Baked Spiced Plums with Cream Chantilly

The simplest way to appreciate the natural taste notes of the ingredients is to step away from fussy cooking techniques and to avoid using too much of other contrasting flavours. By doing so, it sometimes brings out marvellous results. This recipe showcases the very best of plums in its most naked form, paired with the lightest chantilly cream. We especially love the intensity the cinnamon offered.

Because we couldn’t find passion fruit juice, we decided to make our own from the actual fruits. Strangely, it only brought home that nothing really beats stripping down to the beauty of fresh simple ingredients and homemade goodness.

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Issue 09: Plums

Now that November is upon us, it is a wonder how fast the last ten months went by. Take a pause and think, what have we done and how much have we grown… There’s a thing called life which tends to get us pretty busy and being creatures of habit, sometimes we fall into the same routines each and every single day. Despite holding full-time jobs (which means late nights and even work on weekends), squeezing out whatever time to cook and bake becomes very precious.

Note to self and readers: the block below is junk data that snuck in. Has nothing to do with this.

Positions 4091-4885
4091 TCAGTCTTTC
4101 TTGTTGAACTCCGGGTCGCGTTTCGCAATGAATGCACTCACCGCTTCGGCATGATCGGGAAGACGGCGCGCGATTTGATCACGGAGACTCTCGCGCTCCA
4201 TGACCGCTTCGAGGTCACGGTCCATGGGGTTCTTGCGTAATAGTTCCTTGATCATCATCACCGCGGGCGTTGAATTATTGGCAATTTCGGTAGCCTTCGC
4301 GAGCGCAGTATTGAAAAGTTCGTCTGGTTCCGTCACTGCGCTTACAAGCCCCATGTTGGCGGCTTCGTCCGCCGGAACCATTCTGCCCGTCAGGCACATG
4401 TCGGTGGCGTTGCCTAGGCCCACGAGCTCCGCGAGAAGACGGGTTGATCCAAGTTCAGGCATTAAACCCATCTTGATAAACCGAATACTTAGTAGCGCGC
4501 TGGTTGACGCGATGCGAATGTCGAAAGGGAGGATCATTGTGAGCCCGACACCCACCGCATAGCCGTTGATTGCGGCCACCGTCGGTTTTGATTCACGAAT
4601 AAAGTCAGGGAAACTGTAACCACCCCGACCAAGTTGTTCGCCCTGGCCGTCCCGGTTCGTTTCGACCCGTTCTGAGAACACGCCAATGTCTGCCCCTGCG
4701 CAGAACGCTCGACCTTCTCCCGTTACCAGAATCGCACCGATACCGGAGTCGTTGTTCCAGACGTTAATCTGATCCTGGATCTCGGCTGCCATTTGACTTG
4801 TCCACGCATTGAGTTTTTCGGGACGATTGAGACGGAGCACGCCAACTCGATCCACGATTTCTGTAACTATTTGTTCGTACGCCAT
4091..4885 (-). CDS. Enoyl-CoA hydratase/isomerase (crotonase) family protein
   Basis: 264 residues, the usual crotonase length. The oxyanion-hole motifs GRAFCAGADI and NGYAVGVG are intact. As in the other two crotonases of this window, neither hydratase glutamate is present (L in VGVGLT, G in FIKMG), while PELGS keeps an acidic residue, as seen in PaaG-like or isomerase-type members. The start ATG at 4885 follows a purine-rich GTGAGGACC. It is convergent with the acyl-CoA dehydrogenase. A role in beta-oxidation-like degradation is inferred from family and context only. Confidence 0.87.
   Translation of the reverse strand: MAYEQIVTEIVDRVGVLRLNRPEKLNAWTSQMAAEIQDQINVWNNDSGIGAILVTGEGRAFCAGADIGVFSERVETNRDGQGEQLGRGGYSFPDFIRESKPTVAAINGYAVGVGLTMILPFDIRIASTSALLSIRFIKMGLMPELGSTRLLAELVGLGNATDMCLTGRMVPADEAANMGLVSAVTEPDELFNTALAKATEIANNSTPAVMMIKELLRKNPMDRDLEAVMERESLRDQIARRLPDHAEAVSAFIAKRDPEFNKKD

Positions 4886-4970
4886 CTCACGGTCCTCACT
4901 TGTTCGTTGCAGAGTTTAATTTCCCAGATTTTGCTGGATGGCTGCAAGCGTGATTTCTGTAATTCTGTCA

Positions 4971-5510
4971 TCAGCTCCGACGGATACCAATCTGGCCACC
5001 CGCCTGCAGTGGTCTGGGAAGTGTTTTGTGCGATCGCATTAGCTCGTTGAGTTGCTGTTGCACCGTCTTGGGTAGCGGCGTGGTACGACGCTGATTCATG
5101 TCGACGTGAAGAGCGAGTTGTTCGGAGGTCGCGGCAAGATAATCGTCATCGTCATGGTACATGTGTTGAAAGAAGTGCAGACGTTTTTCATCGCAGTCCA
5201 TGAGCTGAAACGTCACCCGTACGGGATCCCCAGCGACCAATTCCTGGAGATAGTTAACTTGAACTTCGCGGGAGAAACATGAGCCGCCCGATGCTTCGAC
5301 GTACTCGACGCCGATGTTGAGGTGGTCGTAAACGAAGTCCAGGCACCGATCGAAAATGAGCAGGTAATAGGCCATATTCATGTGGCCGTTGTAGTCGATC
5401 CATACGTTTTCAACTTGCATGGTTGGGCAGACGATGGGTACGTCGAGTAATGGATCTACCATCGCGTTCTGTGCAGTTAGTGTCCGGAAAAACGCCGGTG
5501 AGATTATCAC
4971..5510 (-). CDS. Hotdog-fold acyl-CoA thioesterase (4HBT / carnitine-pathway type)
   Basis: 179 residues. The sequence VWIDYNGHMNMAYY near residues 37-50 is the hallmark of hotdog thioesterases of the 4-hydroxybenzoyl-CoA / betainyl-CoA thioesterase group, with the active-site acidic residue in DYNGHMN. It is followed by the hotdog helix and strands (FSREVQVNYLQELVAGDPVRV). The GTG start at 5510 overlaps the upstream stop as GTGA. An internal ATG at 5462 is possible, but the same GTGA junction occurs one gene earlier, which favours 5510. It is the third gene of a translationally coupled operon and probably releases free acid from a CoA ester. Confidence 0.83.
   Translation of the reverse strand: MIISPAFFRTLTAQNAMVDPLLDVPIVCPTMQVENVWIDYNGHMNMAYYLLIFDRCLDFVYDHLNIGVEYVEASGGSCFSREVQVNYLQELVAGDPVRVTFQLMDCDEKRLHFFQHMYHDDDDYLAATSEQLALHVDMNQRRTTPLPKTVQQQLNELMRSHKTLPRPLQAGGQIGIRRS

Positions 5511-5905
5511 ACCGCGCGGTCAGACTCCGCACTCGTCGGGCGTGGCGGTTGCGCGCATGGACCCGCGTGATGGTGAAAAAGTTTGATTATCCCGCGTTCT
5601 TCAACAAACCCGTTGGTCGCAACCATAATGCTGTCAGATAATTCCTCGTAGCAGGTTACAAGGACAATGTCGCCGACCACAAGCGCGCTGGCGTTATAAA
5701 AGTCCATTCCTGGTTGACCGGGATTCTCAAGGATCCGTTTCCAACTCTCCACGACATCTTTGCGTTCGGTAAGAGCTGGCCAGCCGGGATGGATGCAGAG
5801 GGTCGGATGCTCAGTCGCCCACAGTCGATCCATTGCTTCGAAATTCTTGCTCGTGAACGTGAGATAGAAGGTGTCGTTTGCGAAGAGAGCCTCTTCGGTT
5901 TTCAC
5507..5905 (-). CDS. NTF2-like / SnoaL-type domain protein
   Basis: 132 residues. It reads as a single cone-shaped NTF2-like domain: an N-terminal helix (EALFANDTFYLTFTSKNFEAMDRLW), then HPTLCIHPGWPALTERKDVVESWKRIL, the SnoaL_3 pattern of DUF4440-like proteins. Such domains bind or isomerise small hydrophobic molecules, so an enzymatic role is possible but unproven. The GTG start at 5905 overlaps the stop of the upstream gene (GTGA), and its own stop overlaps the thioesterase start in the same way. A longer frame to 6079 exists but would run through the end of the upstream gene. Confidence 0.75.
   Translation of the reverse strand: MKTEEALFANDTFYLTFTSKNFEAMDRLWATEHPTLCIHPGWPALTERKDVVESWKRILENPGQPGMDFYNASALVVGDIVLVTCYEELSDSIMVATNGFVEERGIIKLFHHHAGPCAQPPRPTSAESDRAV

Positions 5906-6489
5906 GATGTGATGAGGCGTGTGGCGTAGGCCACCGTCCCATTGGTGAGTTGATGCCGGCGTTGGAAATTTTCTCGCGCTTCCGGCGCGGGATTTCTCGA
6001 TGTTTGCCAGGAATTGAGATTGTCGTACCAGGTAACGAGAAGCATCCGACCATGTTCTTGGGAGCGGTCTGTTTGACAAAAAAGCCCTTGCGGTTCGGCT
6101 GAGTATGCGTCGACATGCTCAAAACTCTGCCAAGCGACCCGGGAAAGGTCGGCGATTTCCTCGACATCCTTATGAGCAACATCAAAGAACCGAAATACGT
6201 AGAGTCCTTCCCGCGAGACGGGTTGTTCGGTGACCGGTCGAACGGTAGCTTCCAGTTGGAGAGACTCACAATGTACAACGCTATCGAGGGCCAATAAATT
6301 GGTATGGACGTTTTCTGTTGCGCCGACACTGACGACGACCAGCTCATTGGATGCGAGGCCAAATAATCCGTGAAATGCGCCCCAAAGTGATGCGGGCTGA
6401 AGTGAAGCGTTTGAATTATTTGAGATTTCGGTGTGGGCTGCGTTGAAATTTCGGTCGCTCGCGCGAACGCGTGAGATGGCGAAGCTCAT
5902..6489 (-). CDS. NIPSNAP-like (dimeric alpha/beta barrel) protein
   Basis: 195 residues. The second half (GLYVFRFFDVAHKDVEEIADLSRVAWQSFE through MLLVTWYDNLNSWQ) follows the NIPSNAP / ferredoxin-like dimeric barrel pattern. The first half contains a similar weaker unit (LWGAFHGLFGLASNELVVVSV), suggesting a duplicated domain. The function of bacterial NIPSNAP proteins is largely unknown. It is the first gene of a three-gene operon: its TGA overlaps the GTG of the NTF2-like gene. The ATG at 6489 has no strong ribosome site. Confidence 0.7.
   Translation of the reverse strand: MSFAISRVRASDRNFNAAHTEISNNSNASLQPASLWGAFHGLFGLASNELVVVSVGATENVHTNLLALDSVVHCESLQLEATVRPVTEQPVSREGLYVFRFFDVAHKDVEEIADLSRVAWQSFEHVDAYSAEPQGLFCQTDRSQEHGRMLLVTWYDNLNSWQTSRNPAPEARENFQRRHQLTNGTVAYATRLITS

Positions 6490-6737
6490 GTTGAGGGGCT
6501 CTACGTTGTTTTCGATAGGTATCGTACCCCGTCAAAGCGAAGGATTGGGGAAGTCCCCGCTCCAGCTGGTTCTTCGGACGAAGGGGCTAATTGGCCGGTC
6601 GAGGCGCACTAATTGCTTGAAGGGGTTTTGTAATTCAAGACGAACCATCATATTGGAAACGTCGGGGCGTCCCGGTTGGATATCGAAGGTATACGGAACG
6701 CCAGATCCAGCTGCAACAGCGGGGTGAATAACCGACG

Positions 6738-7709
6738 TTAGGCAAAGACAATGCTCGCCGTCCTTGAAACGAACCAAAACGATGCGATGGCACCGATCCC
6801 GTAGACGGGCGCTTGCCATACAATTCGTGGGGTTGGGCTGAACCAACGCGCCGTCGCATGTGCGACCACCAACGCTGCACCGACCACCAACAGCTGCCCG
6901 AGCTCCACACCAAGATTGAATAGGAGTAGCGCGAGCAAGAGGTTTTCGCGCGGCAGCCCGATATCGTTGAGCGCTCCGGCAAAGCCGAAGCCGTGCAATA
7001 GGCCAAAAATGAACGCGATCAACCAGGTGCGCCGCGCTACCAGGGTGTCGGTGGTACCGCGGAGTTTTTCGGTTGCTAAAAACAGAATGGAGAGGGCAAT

With 2014 looming very closely, Ned and I have sat down to make groundwork for the next year. Alas, yet all we did was hide in a bistro to watch the nearby horses and sip our peach bellinis. To finally have a free Saturday, our minds were geared towards the art of idling. It was one of those days that the bed looks awfully inviting, or that your throat longs for next glass of bubbly. But we’ll get down to proper discussion soon… for now, let’s focus on today’s luscious fruits.

We ventured into plum territory this September with little interaction with the plump stone fruits. (Plump plums! Now I’m inspired to come up with a tongue twister.) The only contact we had were dried prunes which were quite scrummy in actual fact. Mom loves popping them after dinner like a petit four, and now we understand why we had pretty healthy bowel systems growing up.